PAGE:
37°
UMass Boston's independent, student-run newspaper

The Mass Media

The Mass Media

The Mass Media

News Briefs

Another Student Charge Increase on the Way

A UMass Board of Trustees committee last week recommended to the full board that mandatory in-state undergrad student charges be increased system-wide by about 2 percent, to keep in line with the rate of inflation.

UMass Boston is expected to receive a 2.2 percent increase, or $172 for a total of $8,024.

“It pains us to keep having these discussions about raising fees,” Committee Chair Edward Dubilo, who is also the senior vice president and financial consultant of Salomon, Smith, and Barney, adding that the university is going through an economic downturn. The increases of 2003, totaling $1,750, offset one-third of the budget cuts.

The charge increases marked a return to the policy of the early 90s, used to avoid large increases. In the mid-90s, the university went further and cut or kept fees level.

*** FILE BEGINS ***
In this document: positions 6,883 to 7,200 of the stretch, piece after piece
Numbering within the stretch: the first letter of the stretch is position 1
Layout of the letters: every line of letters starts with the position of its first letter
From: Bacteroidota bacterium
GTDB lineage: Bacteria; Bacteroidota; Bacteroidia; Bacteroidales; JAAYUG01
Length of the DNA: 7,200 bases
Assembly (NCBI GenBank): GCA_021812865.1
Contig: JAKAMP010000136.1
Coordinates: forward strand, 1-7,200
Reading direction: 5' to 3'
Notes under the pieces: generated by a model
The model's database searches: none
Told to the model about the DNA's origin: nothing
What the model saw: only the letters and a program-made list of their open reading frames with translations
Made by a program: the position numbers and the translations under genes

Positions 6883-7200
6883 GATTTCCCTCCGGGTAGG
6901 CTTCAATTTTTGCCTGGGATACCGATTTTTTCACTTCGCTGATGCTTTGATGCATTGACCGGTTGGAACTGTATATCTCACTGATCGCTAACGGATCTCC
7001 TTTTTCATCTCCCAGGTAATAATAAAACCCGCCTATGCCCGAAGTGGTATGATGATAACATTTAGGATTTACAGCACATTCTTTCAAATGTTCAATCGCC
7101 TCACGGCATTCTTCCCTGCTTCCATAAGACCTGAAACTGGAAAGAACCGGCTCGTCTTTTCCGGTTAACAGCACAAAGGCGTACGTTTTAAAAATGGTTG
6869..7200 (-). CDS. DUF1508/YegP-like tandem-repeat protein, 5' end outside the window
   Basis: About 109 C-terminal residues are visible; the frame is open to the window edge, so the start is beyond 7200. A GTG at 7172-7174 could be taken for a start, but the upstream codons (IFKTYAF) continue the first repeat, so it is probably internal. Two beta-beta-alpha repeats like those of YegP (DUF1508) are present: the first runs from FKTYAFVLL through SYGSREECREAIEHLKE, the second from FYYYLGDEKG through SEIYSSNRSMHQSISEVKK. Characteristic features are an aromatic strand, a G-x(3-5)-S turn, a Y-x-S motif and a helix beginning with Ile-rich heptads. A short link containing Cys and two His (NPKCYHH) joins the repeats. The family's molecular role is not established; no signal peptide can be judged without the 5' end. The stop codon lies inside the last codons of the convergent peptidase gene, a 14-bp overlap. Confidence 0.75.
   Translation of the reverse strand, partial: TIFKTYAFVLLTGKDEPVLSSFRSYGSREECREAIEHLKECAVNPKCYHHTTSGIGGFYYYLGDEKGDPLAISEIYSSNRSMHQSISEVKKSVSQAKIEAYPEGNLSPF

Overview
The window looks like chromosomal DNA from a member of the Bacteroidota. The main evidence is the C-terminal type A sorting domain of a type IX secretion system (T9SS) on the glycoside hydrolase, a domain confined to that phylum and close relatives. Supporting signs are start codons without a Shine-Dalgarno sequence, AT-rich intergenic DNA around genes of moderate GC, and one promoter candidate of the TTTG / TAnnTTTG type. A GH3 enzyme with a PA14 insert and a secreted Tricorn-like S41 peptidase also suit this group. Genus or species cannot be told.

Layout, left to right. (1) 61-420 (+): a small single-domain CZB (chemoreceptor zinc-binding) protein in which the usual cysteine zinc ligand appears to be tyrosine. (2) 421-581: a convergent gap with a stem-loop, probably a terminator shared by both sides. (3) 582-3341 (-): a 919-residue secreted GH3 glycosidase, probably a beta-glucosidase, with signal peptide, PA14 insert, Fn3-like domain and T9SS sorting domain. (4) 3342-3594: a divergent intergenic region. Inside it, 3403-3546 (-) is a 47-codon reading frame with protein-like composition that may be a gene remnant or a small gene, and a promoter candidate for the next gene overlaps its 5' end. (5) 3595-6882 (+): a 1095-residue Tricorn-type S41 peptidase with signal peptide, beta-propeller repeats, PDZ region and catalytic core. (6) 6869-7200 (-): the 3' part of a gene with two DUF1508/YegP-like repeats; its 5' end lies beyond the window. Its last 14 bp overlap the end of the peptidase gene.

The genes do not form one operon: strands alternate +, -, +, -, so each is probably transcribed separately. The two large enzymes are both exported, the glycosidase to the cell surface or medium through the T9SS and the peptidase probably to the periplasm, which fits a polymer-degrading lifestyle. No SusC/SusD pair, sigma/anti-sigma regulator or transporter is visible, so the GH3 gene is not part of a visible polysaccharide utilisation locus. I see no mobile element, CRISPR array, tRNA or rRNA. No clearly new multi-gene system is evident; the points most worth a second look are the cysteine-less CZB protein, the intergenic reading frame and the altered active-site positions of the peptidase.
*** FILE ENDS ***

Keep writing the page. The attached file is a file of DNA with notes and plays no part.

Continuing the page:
“This is a step back to a stabilized policy,” said UMass spokesman John Hoey, pointing to private universities, which currently cost more than double what UMass does.

Portions of the fee increases will be directed to financial aid, according to the press release.

Transatlantic Tuan Pham

Student Senate President Tuan Pham resigned last December to spend a semester at Oxford University in England. Now, he’s turned foreign correspondent, describing the British life in an impromptu online interview.

“Oxford is a beautiful place,” he wrote, calling it historic and intellectually intimidating. Pham has taken an interest in the Oxford Union Debating Society and, of course, the student government there.

Pham reports that current issues for British students are “top-up fees,” their version of American tuition. British students pay very little in tuition, says Pham, and Prime Minister Tony Blair is proposing a maximum of three thousand pounds, or roughly, $5,400 US.

“It’s too funny,” says Pham. “They’re crying over three thousand pounds.”